Some Puerto Ricans Plan On Leaving The Island To Give Their Family A Better Life, While Others Tell Us They Feel Guilty Leaving
Nelson Feliciano fills 16 empty soda bottles and milk jugs with brownish-yellow-colored water from the Ojo de Agua, a swollen stream in Aguadilla, a municipality located on the northwestern tip of Puerto Rico. “We’ll use this to bathe,” he tells mitú in Spanish, alluding to his five daughters, ages 5, 12, 13, 15 and 18. They’re the reason Feliciano makes the mountainous trek under the searing sun once a day, and why he is considering leaving his island for the U.S. mainland.
From 2006 to 2015, more than 700,000 people fled debt-ridden Puerto Rico, a colony of the United States, to cities like Orlando, New York, Philadelphia and Miami. Many more are expected to leave in the wake of catastrophic storms. One month after Hurricane Maria’s 155 MPH winds shook the entire archipelago, 80 percent of Puerto Ricans still lack electricity and more than a third of the people don’t have potable water. All over the once lush land lies rubble of homes and businesses, battered, just like the fallen and leafless trees that sit beside them. Countless homes, restaurants, gas stations, shops and jobs were also lost.
According to experts, the massive humanitarian, climate and debt crises will prompt hundreds of thousands more to leave — many are expected to never return. In the three weeks that planes have been taking off from San Juan, Puerto Rico’s capital, already 10,000 residents have left. Puerto Ricans, who have an imposed second-class kind of citizenship, where they are able to serve in the U.S. military but not allowed to vote for the president or elect voting senators or representatives in the U.S. Congress, can legally migrate to any of the U.S. states. But the decision to do so remains complicated and difficult for most on the island.
“If I were alone, I’d stay. But I have young children, who don’t understand the situation, and us, who know that the hospitals aren’t functioning, if I have the opportunity to leave, I will,” Feliciano says.
We spoke with several Puerto Ricans on the island about their future. Here’s what they had to say.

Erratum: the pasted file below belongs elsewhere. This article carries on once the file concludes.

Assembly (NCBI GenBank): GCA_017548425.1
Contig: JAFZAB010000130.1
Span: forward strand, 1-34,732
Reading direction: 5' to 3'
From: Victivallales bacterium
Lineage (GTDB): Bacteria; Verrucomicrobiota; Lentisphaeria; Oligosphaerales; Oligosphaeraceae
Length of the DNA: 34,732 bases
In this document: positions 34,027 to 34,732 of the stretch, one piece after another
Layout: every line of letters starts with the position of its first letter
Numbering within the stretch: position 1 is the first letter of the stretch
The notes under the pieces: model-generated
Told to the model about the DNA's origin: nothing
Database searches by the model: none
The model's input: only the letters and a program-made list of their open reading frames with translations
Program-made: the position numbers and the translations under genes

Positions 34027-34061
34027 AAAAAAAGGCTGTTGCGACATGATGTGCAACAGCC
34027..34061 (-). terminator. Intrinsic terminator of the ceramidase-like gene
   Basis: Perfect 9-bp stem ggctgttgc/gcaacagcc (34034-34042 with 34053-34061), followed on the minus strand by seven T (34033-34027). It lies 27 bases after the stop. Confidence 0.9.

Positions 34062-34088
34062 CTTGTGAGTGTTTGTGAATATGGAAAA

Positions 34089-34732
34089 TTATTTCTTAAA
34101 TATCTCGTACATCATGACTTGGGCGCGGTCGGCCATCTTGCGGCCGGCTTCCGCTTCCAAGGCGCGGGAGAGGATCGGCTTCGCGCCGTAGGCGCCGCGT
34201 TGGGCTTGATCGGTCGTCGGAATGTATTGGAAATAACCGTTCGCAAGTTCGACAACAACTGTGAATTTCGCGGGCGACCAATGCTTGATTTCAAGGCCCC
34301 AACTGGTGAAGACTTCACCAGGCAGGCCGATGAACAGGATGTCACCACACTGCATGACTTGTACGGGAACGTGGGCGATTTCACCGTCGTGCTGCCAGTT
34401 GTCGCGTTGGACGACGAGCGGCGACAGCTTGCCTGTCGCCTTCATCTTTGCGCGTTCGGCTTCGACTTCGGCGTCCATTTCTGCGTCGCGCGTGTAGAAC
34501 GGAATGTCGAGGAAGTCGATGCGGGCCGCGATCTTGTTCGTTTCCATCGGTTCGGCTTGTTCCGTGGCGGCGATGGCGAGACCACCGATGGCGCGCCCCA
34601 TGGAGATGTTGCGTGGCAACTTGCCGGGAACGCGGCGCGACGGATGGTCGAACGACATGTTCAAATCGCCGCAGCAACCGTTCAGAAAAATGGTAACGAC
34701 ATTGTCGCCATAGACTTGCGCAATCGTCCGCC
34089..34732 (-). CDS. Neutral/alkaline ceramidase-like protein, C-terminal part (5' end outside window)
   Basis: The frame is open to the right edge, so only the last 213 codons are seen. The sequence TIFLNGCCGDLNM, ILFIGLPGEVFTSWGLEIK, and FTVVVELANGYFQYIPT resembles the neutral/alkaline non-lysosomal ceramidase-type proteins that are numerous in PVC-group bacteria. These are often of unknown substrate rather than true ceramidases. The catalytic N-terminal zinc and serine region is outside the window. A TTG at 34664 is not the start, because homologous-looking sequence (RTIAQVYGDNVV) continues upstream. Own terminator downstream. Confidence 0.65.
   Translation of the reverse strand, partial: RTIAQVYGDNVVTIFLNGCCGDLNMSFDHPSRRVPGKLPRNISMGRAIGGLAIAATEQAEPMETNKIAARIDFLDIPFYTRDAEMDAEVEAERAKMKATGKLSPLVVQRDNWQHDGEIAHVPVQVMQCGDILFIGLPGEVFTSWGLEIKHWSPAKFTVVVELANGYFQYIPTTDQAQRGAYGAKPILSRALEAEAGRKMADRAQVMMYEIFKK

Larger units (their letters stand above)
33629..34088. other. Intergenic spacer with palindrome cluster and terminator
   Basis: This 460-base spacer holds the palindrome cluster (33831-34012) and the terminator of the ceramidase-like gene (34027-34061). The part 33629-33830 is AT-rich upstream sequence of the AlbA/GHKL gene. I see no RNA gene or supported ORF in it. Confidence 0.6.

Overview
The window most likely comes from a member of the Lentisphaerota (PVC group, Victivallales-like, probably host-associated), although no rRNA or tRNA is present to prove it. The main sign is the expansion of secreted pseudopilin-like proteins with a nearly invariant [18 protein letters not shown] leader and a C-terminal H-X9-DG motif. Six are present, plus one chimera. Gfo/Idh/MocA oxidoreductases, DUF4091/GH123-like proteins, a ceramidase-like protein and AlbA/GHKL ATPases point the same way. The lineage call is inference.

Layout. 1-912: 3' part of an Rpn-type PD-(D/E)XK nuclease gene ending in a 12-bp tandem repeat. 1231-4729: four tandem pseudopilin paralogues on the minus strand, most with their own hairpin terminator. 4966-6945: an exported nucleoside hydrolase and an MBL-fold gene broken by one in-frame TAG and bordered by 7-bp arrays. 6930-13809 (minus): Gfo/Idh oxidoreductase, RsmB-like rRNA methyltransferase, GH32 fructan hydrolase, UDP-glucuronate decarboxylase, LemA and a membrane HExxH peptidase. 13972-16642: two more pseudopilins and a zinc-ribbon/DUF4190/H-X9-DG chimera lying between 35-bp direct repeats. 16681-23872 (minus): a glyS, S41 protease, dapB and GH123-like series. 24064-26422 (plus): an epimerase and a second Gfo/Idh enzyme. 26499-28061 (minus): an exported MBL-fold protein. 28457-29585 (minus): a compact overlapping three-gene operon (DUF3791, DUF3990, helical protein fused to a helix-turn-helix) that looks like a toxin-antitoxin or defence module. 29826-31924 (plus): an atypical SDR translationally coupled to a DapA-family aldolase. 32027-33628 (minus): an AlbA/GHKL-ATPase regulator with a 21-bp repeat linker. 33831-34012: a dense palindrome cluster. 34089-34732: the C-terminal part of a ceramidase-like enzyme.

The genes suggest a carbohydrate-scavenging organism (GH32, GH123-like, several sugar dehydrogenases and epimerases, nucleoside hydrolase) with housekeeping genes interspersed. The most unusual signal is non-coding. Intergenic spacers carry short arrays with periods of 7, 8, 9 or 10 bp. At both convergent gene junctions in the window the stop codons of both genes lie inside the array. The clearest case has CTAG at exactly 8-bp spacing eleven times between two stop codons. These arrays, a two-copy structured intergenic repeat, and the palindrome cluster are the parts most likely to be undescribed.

Shakira, Río Piedras
“I’m staying. I think a lot of people are leaving the island because they can’t take the situation or to be with family. But I’m staying because I want to be part of bettering my island. If we all leave, there are few left to make change. I want to be a part of the new beginning here.”
Alba DeJesus, Hato Rey
“I don’t want to sound like a privileged class that says ‘Puerto Rico Se Levanta,’ because there are classes that can say that and see that and others that can’t, right, so I don’t want to perpetuate that. It’s intense what happened, and it’s intense what other people are living. They’re at zero. But I don’t want to leave, and I don’t want my family to leave. It’s a hard job, and it’s a job that will require us to really see what solidarity looks like.”
Nelson Rodriguez, Aguadilla
“I’m going to try to fix my home. It’s not going to be fixed in one day, but if I work on it a little bit every day, then eventually it will be. Things aren’t going to be good, and it’s going to take a long time to rebuild. It will take years and years. If I can’t rebuild it, then I’ll go to the U.S. I have family in Boston and the Bronx.”
Lydia Osorio, Loíza
“Honestly, my perspective is clear on leaving Puerto Rico. And it’s not just because of what’s happening now with Maria. No. It’s because what we are going through with the government. It’s forcing us to immigrate even if we don’t want to. You look for a job, and there isn’t one, or you have to wait or it’s complicated. There’s a lot of factors that go into play for a Puerto Rican to immigrate. If I go, I’d go to Orlando, Florida. My dad and my oldest daughter, who is 16, are there. And that’s where I’m at.”